Hip hop music teaches children to recognize stroke and act quickly, study finds

Researchers have discovered that a musical movement that uses hip-hop music to educate economically-disadvantaged minority children and their parents about strokes has shown promising results in helping the increase of stroke awareness.

Via YouTube

“The lack of stroke recognition, especially among blacks, results in dangerous delays in treatment,” said Olajide Williams, M.D., M.S., study author and associate professor of neurology at Columbia University Medical Center, New York Presbyterian Hospital. “Because of those delays, only a quarter of all stroke patients arrive at the hospital within the ideal time for clot-busting treatment.”

A simple 9-1-1 call can save someone’s life. Calling an ambulance immediately when stroke symptoms start could increase the rate of optimal stroke treatment by 24%. It is very important for people to start recognizing the symptoms and know what to do in this kind of situation. Strokes kill four times more 35- to 54-year-old black Americans than white Americans.

Sadly, a lot of stroke awareness campaigns have been limited by the high costs of advertising, lack of cultural tailoring and low penetration into ethnic minority populations. But not all of them — “Hip Hop Stroke”, a three-hour multimedia stroke awareness intervention that teaches children rap songs about strokes, has shown great success in stroke education.

Scientists studying more than 3,000 4th through 6th graders from 22 public schools in New York City and a group of 1,144 of their parents have discovered that this campaign increased optimal stroke knowledge from 2% of children before the intervention to 57% right after. Another encouraging finding was that three months after the campaign had ended, 24% of children remembered all they had learned.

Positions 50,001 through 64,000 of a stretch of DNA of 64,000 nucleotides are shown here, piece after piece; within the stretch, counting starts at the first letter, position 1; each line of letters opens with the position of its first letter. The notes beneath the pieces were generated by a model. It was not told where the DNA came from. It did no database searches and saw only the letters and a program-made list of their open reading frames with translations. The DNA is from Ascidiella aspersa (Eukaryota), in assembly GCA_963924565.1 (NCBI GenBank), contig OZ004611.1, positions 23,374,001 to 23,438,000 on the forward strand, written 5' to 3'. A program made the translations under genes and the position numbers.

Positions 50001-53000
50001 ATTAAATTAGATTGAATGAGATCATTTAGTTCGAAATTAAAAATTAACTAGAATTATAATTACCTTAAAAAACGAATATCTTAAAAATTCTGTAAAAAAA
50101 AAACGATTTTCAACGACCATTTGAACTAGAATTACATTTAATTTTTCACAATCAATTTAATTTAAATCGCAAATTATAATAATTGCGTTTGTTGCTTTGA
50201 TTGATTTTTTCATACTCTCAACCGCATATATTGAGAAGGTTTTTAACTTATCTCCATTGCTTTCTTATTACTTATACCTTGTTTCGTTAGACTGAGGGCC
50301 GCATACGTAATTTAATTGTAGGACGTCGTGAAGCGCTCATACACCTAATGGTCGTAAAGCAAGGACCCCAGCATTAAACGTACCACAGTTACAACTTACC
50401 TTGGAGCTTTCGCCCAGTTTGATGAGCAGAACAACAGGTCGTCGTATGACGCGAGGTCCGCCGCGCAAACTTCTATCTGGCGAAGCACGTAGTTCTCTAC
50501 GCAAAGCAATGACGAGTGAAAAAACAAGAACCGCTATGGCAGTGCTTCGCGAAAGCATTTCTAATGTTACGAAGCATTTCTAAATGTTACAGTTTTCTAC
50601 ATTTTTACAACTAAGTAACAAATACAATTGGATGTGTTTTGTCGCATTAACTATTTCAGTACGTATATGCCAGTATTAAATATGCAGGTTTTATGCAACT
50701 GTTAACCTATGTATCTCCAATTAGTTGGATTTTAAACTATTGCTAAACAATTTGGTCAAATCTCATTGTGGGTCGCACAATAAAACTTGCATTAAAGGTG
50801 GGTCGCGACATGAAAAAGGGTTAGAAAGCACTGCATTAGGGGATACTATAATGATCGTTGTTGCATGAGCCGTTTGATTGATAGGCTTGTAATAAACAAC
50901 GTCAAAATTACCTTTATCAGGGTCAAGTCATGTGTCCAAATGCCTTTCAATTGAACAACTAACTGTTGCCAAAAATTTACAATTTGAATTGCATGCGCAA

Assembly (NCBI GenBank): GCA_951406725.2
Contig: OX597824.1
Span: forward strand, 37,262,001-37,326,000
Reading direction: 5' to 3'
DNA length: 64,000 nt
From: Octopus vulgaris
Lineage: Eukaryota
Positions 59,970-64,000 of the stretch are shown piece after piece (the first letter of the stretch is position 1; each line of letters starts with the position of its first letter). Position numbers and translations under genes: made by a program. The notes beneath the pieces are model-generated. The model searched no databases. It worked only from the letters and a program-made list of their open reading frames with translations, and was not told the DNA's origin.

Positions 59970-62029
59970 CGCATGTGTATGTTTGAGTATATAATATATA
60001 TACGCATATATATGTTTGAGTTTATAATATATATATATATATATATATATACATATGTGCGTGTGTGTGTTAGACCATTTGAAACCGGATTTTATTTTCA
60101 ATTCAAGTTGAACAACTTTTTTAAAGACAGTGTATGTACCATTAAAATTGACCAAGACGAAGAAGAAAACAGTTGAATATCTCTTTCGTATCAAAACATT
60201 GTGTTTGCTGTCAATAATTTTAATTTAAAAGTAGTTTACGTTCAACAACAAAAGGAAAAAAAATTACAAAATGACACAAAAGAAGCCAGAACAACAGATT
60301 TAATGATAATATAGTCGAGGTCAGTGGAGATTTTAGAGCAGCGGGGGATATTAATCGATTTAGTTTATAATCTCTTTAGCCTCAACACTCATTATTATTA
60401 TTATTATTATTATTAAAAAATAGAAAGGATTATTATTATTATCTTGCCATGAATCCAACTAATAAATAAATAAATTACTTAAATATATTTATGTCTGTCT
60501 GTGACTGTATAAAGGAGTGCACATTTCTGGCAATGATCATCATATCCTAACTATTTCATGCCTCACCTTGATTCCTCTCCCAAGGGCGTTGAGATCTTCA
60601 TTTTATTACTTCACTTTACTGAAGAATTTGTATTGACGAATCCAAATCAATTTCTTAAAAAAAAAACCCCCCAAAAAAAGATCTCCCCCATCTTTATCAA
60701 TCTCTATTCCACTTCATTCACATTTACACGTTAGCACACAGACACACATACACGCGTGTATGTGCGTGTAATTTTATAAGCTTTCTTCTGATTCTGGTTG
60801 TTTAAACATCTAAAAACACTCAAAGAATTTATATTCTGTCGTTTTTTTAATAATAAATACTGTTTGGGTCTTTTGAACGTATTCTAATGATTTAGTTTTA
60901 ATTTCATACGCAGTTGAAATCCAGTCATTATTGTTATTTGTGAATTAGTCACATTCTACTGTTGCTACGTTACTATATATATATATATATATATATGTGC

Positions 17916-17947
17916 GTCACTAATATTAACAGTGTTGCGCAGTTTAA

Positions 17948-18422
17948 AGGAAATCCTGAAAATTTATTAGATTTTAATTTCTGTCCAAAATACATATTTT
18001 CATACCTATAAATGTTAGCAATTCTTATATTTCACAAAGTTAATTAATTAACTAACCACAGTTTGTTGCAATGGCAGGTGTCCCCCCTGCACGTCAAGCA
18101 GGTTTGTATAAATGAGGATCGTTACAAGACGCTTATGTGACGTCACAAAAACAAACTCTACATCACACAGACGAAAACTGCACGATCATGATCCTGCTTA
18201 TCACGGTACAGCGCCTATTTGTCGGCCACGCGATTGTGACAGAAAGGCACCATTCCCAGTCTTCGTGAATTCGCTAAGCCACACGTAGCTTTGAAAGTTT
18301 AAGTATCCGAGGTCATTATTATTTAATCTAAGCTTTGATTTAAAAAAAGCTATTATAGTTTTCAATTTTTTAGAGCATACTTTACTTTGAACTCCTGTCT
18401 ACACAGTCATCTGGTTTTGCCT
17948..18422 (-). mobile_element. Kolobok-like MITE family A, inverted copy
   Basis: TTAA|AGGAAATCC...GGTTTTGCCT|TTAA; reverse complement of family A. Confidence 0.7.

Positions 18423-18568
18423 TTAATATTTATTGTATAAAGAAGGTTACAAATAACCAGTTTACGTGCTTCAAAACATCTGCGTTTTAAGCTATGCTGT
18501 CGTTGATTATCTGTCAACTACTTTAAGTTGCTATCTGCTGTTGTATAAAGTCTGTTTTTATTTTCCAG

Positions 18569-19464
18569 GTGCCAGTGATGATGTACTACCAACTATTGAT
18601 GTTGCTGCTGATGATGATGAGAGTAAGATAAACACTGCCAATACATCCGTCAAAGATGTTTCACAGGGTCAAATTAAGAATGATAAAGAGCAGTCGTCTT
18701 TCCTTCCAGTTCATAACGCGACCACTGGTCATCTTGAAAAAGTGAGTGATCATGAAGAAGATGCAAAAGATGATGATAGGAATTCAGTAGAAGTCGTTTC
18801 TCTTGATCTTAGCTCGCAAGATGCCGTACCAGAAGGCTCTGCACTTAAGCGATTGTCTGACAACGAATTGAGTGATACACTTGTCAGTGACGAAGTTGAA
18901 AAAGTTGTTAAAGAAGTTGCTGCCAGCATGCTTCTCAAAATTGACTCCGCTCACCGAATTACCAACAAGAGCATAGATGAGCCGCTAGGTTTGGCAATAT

“Hip Hop Stroke” uses original hip-hop songs, comic books, and cartoon-style videos to make the kids remember facts about strokes. One of the invented acronyms of the project was F-A-S-T, which refers to stroke warning signs: Face dropping, Arm weakness, Speech difficulty, Time to call 9-1-1. Famous rapper Doug E. Fresh lent a hand in the artistic process and composed music and lyrics for the campaign.

“Rhymes have been shown to have quantifiable educational value,” said Dr. Williams.

Parents also learned new things. Pre-intervention, only 3% of the adults could identify stroke symptoms. That figure rose to 20% after they watched the educational videos. Three months later, 17% retained the information.

Dr. Williams, also known as the Hip Hop Doc, said that time is of the essence when it comes to stroke and clot-busting treatment.

“Every minute a stroke continues 1.9 million brain cells die. The earlier the treatment, the better the outcome,” he declared.

Williams has been conducting this study for over the past five years. He is delighted by the results and hopes that the free program will soon be used around the country.

“The program’s culturally-tailored multimedia presentation is particularly effective among minority youth or other groups among whom Hip Hop music is popular,” Williams said. “One unique aspect of the program is that the children who receive the program in school are used as ‘transmission vectors’ of stroke information to their parents and grandparents at home. Our trial showed that this is an effective strategy.”


The paper was published in the American Heart Association Journal Stroke.